When you walk into Function:, you enter a world of exposed brick walls, unique light fixtures, design projects displayed along the walls, funky chairs and modern art (stay tuned for some pictures of our space in future blog posts). As you walk down cement floors and peek into the meeting rooms with long, rough wood tables and rolls of drawing paper, you can't help but remember that you're in a the facility of a company who reaches out to the architecture and design community. Clean, structured and fascinatingly detailed, this space is fantastic. You really should stop by for a visit.

And the people – they’re great too. While lined up on our Yoga mats doing “downward dog” and “sun salutations,” flipping upside down into headstands, and attempting to put our feet behind our heads, through our elbows and under our backs (ok, maybe I’m exaggerating a little), I have discovered that I am undisputedly, and by far, the most awkward, uncoordinated Yoga member. But I’ve also discovered that that doesn’t matter and that encouragement (and laughter!) is plentiful during Function: Yoga sessions. I’m new here – at work and at Yoga – but I’ve come to see the Yoga-environment as an indicator of the kind-hearted, fun-loving and delightfully unique individuals that make up the Function: team.

On a more serious and “professional” note, I’ve found this place to be unbelievably focused and driven when it comes to work. Creative conversations. Purposeful discussions. Staying on top of the trends. Communicating what we know. Reaching our audience. Cultivating Relationships. Learning. Doing. Sharing. BIM. Energy Efficiency. Building Envelopes. Air Infiltration. USGBC. LEED. EnergyStar. Bricks, Building Envelopes, Roof Systems, Wall Panels. The list goes on. I have found Function: to be a team of knowledgeable and passionate experts – a team that I’m excited to be a part of.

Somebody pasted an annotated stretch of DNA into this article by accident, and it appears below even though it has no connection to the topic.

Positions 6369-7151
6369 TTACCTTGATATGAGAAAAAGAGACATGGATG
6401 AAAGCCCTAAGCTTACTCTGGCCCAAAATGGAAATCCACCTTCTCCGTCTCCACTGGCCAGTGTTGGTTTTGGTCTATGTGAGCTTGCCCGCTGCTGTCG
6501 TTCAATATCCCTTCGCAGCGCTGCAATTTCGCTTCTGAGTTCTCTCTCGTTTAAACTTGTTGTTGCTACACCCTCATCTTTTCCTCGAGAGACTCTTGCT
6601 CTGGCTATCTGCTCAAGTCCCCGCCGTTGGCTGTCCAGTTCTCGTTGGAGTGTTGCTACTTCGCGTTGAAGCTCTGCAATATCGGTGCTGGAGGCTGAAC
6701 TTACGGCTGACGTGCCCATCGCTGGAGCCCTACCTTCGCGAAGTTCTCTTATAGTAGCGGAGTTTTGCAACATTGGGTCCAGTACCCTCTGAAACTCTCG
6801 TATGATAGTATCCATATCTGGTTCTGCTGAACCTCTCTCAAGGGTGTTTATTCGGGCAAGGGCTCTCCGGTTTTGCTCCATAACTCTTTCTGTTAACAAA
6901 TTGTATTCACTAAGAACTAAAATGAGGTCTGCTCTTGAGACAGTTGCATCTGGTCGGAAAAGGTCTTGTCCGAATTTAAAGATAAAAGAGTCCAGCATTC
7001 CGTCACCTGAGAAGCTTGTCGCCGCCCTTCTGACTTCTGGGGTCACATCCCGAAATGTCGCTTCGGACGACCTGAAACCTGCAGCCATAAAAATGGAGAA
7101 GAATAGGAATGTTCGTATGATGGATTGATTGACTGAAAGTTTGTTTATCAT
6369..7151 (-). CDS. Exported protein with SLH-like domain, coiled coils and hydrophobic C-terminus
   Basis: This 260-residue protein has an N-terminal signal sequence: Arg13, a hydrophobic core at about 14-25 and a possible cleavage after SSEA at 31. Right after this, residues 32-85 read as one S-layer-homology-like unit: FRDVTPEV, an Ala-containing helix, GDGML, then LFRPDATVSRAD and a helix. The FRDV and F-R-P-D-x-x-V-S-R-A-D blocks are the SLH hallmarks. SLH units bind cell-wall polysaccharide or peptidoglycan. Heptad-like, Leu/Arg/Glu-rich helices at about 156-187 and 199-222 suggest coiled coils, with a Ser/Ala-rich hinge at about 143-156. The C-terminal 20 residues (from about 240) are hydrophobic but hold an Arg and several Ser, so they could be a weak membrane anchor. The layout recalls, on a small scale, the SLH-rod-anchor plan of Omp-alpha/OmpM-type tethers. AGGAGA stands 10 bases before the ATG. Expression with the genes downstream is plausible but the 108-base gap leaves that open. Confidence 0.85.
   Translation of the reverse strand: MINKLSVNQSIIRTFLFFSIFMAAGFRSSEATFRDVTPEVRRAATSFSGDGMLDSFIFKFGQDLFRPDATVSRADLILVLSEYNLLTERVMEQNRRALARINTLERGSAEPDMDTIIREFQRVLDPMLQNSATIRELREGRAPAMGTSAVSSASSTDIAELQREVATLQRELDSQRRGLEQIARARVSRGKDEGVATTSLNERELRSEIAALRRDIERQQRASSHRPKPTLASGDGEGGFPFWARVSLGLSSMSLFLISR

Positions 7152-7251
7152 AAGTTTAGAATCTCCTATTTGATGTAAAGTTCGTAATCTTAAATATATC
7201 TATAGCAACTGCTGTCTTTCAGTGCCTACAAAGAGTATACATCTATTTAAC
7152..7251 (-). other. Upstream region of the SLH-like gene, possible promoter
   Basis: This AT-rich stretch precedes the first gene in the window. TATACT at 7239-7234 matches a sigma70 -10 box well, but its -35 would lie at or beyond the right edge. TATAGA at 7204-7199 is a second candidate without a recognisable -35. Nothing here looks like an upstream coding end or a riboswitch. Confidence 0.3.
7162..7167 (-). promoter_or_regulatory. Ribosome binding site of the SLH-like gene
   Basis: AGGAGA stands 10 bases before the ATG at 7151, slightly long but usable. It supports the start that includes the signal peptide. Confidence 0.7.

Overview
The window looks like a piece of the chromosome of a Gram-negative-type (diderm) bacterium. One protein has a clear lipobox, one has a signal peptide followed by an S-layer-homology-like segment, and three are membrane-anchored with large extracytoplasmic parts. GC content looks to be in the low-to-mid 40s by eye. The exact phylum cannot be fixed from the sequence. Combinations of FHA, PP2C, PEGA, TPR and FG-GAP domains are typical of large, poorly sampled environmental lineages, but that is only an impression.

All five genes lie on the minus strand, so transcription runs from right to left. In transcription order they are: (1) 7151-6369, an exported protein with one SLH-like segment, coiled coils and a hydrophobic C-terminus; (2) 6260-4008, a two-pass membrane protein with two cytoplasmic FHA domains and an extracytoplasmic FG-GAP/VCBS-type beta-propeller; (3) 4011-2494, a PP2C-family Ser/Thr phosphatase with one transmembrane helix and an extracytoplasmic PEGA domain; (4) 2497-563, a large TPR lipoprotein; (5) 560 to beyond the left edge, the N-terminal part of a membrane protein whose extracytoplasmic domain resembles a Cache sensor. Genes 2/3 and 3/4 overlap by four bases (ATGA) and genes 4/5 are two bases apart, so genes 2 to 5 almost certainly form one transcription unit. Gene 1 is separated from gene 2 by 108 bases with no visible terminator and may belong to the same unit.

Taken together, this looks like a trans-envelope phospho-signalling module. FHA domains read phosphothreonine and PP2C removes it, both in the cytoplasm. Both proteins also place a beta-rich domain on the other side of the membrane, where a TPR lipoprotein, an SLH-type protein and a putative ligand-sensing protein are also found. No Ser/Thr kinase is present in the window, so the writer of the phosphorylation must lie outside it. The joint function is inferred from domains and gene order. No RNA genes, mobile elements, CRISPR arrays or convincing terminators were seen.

So, if you can’t tell, after eight weeks I have found Function: to be the perfect mix of work and play. I’ve learned more here in the first eight weeks than I ever would have imagined and I’ve found a team of willing teachers with ready ideas and open minds.

Oh, and on a slightly different note, I’ve also found that our candy bowl is eternally overflowing. That “perk,” I must say, has become the bane of my existence…I have the kind of sweet tooth that craves candy for breakfast.